(c) cleaning means engageable with the nozzle lips for cleaning said lips;
(d) means for moving the cleaning means into and out of engagement with the nozzle lips;
(e) carriage means for supporting the cleaning means;
(f) frame means located adjacent the nozzle for supporting the carriage means; and
(g) drive means for moving the carriage means along the frame means and the supported cleaning means across the length of the elongated nozzle lips.
2. The combination defined in claim 1 in which the cleaning means is a plurality of brushes.
3. The cleaning mechanism defined in claim 2 in which the cleaning brushes are rotatably mounted and are rotated by power drive means.
4. The cleaning mechanism defined in claim 3 in which the brush power drive means is a plurality of air driven motors.
5. The cleaning mechanism defined in claim 3 in which one of said brushes is adapted to extend into the nozzle discharge opening and clean inner surfaces of the nozzle lips; and in which other of said brushes are adapted to engage outer surfaces of the nozzle lips.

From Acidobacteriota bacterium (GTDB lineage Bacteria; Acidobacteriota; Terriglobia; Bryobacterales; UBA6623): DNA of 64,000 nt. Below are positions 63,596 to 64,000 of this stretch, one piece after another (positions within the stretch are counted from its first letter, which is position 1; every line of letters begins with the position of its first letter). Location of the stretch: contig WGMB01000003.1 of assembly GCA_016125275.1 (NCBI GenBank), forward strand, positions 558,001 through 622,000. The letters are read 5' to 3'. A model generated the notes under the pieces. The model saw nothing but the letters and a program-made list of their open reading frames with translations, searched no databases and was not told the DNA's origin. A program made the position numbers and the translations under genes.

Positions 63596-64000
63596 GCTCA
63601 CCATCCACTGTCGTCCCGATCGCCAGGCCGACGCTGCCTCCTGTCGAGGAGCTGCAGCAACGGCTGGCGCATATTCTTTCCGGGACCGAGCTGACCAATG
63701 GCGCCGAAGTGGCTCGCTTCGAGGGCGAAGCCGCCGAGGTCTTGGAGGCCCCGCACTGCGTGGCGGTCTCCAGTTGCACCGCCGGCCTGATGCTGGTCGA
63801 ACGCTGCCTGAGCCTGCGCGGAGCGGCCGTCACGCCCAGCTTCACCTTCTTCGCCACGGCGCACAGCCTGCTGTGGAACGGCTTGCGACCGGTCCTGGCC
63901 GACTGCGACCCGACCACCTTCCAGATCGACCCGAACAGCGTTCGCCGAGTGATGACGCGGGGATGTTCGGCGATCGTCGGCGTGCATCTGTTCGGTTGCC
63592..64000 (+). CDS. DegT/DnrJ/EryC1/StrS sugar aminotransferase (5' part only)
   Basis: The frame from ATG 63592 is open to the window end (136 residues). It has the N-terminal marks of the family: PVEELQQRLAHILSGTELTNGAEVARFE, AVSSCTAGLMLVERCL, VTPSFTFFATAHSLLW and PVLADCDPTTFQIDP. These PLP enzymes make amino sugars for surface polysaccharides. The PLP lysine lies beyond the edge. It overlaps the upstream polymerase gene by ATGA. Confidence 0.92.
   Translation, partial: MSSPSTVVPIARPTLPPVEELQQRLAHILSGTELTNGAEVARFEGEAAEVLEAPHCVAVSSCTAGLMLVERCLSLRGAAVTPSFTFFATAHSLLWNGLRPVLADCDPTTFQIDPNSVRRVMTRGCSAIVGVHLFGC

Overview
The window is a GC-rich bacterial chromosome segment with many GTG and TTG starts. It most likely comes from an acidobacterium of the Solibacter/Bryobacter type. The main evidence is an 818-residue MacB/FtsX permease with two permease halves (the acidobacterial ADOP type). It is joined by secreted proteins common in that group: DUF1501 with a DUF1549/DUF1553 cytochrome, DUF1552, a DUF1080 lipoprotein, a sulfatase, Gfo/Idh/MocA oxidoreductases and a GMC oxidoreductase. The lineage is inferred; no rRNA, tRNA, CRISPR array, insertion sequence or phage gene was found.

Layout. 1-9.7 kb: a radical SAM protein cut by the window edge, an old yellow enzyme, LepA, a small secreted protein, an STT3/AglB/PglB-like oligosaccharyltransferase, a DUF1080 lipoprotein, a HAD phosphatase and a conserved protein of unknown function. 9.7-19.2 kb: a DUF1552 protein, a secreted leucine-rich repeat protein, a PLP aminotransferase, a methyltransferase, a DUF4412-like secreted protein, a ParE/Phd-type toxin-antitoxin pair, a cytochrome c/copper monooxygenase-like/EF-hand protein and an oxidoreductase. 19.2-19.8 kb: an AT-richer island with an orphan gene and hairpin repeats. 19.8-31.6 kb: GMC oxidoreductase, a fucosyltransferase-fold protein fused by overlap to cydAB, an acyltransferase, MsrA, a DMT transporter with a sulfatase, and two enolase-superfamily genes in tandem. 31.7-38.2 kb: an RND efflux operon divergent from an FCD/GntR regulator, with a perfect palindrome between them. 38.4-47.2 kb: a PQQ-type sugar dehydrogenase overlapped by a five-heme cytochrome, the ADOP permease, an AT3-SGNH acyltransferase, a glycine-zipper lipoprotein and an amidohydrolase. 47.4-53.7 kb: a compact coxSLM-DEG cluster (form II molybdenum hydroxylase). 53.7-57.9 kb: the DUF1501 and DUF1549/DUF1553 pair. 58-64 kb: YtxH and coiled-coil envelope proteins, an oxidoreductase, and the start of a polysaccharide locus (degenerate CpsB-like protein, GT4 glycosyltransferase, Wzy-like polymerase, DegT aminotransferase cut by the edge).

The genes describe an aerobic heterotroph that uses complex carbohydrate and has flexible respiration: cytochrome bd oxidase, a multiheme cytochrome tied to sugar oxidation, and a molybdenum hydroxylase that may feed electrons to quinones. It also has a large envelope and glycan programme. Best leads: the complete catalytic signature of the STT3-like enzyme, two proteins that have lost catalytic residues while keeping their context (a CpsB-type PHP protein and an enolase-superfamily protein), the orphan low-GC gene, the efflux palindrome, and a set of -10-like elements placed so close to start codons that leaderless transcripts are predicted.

6. The cleaning mechanism defined in claim 5 in which the said other brushes include two pairs of brushes, each pair being engaged with an outer surface of the nozzle lips; and in which the individual brushes of each pair are rotated in opposite directions with respect to each other by the brush power drive means.
7. The cleaning mechanism defined in claim 1 in which the carriage drive means includes a rodless linear drive cylinder mounted on the frame and operatively connected to the carriage means.